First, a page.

The story behind the stoning of satan during hajj
July 30, 2020
During this ritual, Muslims throw pebbles at the three pillars called ‘jamarat’, located in the city of Mina, just east of Mecca. During the night spent in Muzdalifah, pilgrims gather 70 stones to pelt the three pillars representing Satan on the 10th of Dhul Hijjah, i.e. the day of Hajj.
Muslims perform the same ritual for the next three days before the concluding circumambulation of Ka’bah. Ibn Abbas narrated that:
“The Prophet seated al-Fadl behind him on his mount, and al-Fadl said that he did not stop reciting the Talbiyah until he stoned the Jamrah.” (Al-Bukhari: 1685 and Muslim: 1282).
At another instance, Abdulllah narrates that:
“He came to the largest Jamrah and put the House on his left and Mina on his right and stoned it with seven (pebbles), and he said: This is how the one to whom chapter al-Baqarah was revealed (blessings and peace of Allah be upon him) stoned it.” (Al-Bukhari: 1748 and Muslim: 1296)
There is plenty of evidence which points towards the importance of this ritual. Thereafter, it is necessary to understand the history and significance of this ritual to fully comprehend its importance.
This ritual is a symbolic reenactment of the incident between the Prophet Ibrahim and the Satan. Ibrahim was commanded by Allah Almighty to sacrifice his son Ismail. On his way to carry out this commandment, Satan repeatedly tried to dissuade Ibrahim from following this order of Allah. Ibrahim was instructed by the Angel Gabriel to throw pebbles at Satan. This incident is explained by a very famous Muslim historian Al-Azraqi as:
“When he [Ibrahim] left Mina and was brought down to al-Aqaba, the Devil appeared to him at Stone-Heap of the Defile. Gabriel (Jibril) said to him: “Pelt him!” so Ibrahim threw seven stones at him so that he disappeared from him. Then he appeared to him at the Middle Stone-Heap. Gabriel said to him: “Pelt him!” so he pelted him with seven stones so that he disappeared from him. Then he appeared to him at the Little Stone-Heap. Gabriel said to him: “Pelt him!” so he pelted him with seven stones like the little stones for throwing with a sling. So the Devil withdrew from him.”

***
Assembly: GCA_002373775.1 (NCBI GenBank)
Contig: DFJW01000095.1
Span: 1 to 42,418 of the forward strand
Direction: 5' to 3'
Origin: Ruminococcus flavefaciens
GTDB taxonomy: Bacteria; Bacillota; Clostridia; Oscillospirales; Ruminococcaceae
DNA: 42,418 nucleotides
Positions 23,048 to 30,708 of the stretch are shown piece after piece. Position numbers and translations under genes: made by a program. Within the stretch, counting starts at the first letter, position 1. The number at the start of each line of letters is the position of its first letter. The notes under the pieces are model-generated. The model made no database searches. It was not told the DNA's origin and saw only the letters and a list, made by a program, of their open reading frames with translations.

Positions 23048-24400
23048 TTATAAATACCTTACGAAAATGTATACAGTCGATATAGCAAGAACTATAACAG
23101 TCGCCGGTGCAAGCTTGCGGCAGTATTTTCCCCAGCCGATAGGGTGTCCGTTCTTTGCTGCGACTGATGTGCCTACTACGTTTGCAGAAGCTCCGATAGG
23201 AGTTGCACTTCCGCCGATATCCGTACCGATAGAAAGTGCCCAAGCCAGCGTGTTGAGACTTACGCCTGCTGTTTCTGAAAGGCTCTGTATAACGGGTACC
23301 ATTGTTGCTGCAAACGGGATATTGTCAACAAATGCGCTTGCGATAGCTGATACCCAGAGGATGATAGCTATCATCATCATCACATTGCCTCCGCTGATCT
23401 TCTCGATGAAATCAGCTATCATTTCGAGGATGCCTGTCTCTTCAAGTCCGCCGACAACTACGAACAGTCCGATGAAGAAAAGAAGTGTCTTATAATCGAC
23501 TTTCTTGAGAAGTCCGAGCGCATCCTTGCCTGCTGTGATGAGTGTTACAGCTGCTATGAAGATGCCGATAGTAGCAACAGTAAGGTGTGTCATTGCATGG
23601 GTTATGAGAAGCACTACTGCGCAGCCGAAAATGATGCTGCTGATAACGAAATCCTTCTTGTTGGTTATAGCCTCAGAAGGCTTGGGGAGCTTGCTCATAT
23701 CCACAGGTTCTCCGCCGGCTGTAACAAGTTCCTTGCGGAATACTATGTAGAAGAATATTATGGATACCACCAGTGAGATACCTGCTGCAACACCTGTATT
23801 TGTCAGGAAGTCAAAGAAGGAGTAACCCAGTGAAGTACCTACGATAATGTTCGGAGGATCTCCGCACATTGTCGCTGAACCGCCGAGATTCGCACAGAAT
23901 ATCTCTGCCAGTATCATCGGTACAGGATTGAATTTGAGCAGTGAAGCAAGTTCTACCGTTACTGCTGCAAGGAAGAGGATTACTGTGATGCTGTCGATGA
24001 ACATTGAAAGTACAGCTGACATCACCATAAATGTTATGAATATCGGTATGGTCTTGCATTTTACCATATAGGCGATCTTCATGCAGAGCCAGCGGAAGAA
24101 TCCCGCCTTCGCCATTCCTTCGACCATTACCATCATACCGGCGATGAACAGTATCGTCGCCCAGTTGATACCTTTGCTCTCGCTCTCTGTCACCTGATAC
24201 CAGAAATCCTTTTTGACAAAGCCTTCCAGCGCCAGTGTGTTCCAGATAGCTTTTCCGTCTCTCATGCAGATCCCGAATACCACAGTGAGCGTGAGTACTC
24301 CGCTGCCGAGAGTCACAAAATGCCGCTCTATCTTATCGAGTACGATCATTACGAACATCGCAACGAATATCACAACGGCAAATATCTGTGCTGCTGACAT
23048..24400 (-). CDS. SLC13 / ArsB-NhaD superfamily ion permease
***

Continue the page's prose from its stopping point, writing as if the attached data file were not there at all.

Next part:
This incident was given permanence in the lives of the Muslims in the shape of a ritual to be performed during Hajj. And each year during Hajj, Muslims perform this ritual in the remembrance of this incident.
SIGNIFICANCE BEHIND STONING
The stoning of Jamarat denotes complete obedience to the commands of Allah without anything dissuading a Muslim against it. Ibrahim was commanded to sacrifice his son and Satan tried to discourage Ibrahim from doing so, but Ibrahim demonstrated complete faith in Allah and followed His command without any questions or temptation.
Satan tried to instill confusion in Ibrahim’s mind and tried to tempt him away from submitting to God’s will. Ibrahim’s heroism is to be celebrated because Ibrahim was childless until the age of seventy, when Allah gave him his first son, Ismail.
In these circumstances, this was a very great sacrifice that was demanded of Ibrahim. Satan tried to discourage Ibrahim by giving the argument of old age and who’s going to look after you in such an age.
However, Ibrahim was strong in his faith and in order to drive Satan away, he threw pebbles at him. It was an act of casting aside his desires and wishes, something all Muslims are expected to do during Hajj and otherwise also.
Throwing pebbles at the Satan is not as if Satan is present at the place, rather it is an exercise of faith: this act is a testament that the believers are able to resist the thoughts and desires that Satan puts in the believer’s mind.
Even though a pilgrim is throwing a pebble at one of the pillars of Jamarat, but in fact, he or she is throwing them in the face of Satan as nothing annoys Satan more than a man following the command of Allah.
Ibrahim followed the command of Allah and stoned the Satan, so Muslims all over the world follow the commands of Allah and throw pebbles at the Satan in the same way to show disdain towards this devil’s being.
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